The University of Wales Trinity Saint David’s (UWTSD) Assistive Technologies Innovation Centre (ATiC) recently hosted a one-day workshop for Year 12 and 13 pupils in partnership with the Mullany Fund.
The Mullany Fund is a social mobility charity that works to engage young people with life sciences, and to provide tailored advice, guidance and support to help them achieve their goals.
The workshop included an introduction and tour of ATIC’s state-of-the-art facilities on the SA1 Waterfront, with morning and afternoon sessions where the pupils gained knowledge and experience on 3D prototyping and user experience (UX).
The 3D prototyping session helped pupils to understand how 3D scanning and 3D printing can be implemented to develop bespoke health and well-being solutions tailored specifically to fit the user.
The UX session helped pupils to understand and measure a person’s experience when evaluating products and media, using eye tracking and facial expression recognition technology to better understand human responses.
The workshop day concluded with a round-up session, where pupils had the opportunity to recap on what they had learned during the day and reflect on how this experience inspired their potential careers.
Workshop co-organiser and ATiC Innovation Fellow Yolanda Rendón-Guerrero said:
“ATiC is proud to have hosted previous Mullany Fund workshops, working with pupils to help them gain an understanding of UX and design research methods for healthcare innovation.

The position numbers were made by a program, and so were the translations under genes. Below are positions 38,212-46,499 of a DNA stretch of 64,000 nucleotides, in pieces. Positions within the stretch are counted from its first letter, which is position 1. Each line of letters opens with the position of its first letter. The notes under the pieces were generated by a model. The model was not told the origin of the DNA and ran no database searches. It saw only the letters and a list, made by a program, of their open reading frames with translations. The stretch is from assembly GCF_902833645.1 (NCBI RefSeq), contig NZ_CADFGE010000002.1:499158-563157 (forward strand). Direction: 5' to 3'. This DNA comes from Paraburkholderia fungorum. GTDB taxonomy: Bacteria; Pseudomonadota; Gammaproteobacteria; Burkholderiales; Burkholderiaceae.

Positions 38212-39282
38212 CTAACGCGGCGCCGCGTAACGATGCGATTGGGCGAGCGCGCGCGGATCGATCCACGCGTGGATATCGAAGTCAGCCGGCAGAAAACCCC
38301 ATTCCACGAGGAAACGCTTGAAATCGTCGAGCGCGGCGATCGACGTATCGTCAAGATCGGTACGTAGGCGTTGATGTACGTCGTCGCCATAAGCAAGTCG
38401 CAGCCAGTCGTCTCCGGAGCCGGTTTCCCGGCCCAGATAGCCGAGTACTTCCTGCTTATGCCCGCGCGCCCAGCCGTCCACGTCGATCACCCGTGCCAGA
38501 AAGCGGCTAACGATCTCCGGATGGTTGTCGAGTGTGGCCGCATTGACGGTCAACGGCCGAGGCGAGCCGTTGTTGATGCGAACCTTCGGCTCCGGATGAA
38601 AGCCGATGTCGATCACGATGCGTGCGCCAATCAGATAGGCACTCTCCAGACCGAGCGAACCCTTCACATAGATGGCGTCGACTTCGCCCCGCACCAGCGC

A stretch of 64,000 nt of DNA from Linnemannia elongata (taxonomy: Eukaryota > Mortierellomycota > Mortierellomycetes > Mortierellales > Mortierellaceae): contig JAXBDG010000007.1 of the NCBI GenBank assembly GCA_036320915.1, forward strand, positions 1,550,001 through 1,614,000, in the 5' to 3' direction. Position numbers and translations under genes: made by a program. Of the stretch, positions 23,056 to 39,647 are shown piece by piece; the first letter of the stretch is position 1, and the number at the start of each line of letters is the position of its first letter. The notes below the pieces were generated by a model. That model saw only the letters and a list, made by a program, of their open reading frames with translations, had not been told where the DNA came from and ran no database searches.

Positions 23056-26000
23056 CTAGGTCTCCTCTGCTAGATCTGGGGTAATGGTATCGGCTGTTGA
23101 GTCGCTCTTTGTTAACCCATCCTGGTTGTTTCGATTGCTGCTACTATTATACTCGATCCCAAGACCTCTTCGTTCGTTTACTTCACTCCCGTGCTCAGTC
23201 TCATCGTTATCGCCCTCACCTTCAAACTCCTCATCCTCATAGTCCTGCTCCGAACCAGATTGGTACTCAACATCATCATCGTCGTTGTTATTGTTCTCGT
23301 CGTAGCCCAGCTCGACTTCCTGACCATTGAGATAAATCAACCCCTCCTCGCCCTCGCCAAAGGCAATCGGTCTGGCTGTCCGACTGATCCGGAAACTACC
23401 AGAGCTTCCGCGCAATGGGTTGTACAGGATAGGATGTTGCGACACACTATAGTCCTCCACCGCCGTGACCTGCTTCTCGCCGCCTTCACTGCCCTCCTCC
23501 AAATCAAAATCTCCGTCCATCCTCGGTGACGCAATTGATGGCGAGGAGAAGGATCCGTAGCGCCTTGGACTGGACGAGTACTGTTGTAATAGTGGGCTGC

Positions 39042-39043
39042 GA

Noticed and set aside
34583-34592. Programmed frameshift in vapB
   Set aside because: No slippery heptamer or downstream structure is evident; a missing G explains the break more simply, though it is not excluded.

“It was fantastic seeing pupils engage with our team as they made their own 3D designs and 3D printed them, taking something tangible with them out of the workshop as a reminder of the day.”
Co-organiser and ATiC Innovation Fellow Tim Stokes said:
“It’s always great to work with young people and show them our research and how we problem-solve, prototype, and test health products here at ATiC
“They may be the researchers and clinicians in the future, and it was interesting to discuss what medicine may be like in the future with new assistive technologies.”
Sioned Jenkins from the Mullany Fund said:
“We are thrilled to have the opportunity to partner with the ATiC team who provide these fantastic workshops for our e-Mentoring students.
“Our students really enjoy the interactive elements of these workshop and learn a lot about professions many of them may have never considered before. It has been an eye-opener for them, as well as the Mullany team!”
Feedback from the pupils who attended the workshop included:
“It was a great opportunity to find out about a wider range of healthcare, and the different uses of VR and 3D printing technology. I never had a chance to be familiar with those technologies before, however I enjoyed the aspects of them, and it led me to think more open minded.”
“I really enjoyed the workshop, and it has made me rethink my career path. The people were lovely, and I would love to do something similar in the future. I could see that everyone had a passion for the job which I hope to also have for my job in the future.”
And one of the things one pupil found the most enjoyable about the workshop was:
“Meeting the team and getting to know more about their individual backgrounds and how they got to where they are today. I found it fascinating that they all did different degrees in completely different subjects, but they all work in the same team and really complement each other. I'd love to be a part of a team that works this well in the future.”
ATiC Project Officer, Marketing and Communications
Assistive Technologies Innovation Centre (ATiC)
University of Wales Trinity Saint David (UWTSD)
This project is part of the Accelerate programme which is part-funded by the European Regional Development fund, through Welsh Government.